A degree of chance is embraced in Wait and See, whilst installing the exhibition, an overlap between two papers created a silhouetted outline on the piece underneath creating a chance relationship between the two pieces. This chance gesture creates a relationship between the chemical and the traditional photographic process, with this accident acting as a rudimentary photogram. The artists test the papers before each exhibition to gauge what the results may be, but there is an unpredictability to the final results as a degree of variables can ultimately effect the final outcome.

The role of the artist comes into question with Wait and See, with the work dependent on the latent process of the paper stock, one might argue, what role did the artists have in creating the finished work? However the final outcome is completely predicated on the choices of the artists. The artists dictate every step in the process and installation of the work, from the sourcing to rigorous testing of the paper stock, the conceptual layout on the walls which is elaborately installed creating relationships between the paper stocks and their evolving colour casts, to the choice of lighting which effects the speed and outcome of the event. Past the point of installation, the artist is removed and the paper is left to evolve, however that evolution has been entirely crafted by the hands of f&d cartier.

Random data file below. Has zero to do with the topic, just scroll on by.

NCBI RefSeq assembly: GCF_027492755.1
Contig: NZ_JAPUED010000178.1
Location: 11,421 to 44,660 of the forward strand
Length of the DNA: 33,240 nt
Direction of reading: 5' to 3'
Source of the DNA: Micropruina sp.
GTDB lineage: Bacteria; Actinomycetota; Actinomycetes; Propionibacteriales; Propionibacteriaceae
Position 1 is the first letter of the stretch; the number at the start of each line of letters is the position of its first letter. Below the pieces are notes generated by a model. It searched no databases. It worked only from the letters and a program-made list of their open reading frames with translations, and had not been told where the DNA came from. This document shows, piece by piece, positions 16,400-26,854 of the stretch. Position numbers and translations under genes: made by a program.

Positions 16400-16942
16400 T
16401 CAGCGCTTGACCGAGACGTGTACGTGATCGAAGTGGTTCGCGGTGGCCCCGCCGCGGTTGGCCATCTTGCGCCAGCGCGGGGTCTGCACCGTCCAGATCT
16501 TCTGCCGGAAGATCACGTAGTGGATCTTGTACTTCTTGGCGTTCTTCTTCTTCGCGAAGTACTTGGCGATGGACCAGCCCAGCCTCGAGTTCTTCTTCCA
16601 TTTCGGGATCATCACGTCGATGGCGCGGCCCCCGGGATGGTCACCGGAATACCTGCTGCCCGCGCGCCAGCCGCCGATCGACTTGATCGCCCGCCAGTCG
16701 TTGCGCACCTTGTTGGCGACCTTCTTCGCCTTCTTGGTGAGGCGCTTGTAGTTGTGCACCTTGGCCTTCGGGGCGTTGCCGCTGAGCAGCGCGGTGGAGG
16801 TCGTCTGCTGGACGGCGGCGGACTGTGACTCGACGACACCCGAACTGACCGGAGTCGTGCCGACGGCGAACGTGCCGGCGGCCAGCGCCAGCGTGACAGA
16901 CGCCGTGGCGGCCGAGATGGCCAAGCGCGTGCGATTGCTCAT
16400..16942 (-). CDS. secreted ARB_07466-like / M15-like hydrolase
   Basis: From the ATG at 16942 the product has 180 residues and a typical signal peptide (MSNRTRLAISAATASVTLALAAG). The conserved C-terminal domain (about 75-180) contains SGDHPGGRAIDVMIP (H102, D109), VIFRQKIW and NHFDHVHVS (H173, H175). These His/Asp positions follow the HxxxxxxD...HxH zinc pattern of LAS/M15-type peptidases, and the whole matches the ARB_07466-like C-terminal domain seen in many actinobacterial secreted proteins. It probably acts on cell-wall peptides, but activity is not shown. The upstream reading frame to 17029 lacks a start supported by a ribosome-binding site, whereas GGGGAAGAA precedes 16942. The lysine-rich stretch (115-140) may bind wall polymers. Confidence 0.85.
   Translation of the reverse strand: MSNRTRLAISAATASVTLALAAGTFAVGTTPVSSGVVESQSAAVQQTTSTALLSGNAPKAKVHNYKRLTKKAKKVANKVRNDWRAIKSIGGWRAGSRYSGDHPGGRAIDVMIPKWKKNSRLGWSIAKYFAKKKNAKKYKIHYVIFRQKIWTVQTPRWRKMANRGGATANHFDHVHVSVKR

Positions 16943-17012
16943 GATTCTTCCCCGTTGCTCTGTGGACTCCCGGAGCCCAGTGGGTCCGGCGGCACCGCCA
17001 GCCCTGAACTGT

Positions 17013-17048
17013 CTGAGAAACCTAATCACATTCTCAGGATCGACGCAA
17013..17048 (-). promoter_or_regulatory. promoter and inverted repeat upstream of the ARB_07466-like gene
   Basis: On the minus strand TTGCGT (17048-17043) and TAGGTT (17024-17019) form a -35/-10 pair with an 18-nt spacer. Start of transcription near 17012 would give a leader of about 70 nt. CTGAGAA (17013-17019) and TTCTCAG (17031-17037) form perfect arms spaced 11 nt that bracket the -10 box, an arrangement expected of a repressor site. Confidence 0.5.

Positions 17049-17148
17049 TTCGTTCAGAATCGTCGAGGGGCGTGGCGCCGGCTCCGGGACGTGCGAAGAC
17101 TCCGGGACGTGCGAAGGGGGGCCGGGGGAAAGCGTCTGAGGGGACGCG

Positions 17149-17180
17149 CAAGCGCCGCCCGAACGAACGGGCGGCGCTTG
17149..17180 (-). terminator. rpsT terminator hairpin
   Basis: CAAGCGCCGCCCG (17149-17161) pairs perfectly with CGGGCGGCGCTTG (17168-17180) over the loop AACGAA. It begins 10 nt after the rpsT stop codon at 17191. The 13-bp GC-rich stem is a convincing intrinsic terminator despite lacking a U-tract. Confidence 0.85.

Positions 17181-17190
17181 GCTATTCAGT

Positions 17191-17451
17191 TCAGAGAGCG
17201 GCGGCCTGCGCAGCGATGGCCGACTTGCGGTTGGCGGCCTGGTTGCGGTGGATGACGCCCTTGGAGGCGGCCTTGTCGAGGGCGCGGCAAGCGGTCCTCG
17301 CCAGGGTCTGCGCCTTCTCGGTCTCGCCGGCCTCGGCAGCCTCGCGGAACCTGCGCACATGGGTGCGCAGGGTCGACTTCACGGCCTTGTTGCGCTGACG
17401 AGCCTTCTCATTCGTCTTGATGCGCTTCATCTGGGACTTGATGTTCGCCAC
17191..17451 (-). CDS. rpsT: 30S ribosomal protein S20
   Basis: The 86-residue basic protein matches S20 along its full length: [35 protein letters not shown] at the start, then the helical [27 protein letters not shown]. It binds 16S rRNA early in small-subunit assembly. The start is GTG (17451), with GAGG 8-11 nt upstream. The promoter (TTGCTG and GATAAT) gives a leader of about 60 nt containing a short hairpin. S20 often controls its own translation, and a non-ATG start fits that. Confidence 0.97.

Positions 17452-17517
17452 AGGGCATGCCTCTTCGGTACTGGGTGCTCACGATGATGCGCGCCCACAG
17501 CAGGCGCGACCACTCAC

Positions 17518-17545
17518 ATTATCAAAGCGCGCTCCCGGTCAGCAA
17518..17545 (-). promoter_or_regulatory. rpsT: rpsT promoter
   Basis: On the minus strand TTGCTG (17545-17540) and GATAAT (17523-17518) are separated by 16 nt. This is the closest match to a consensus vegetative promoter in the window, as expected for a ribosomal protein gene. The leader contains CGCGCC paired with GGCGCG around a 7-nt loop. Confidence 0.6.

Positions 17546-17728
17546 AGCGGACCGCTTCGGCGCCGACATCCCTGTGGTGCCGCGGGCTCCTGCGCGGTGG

Rory Duckhouse


f&d cartier: Wait and See
1 – 31 May
Oriel Canfas


This essay is available as a downloadable PDF here.

Photo Copyright: Wait and See, 2012 © f&d cartier

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Platform 2 Visual Notes

We have commissioned artist Laura Sorvala to create visual documentation of our platform debates, which are a series of free evening events, each dedicated to one of the Platform themes and led by prominent artists and thinkers. Click Laura Sorvala Sketchnotes here to view a full screen PDF of Laura’s sketchnotes.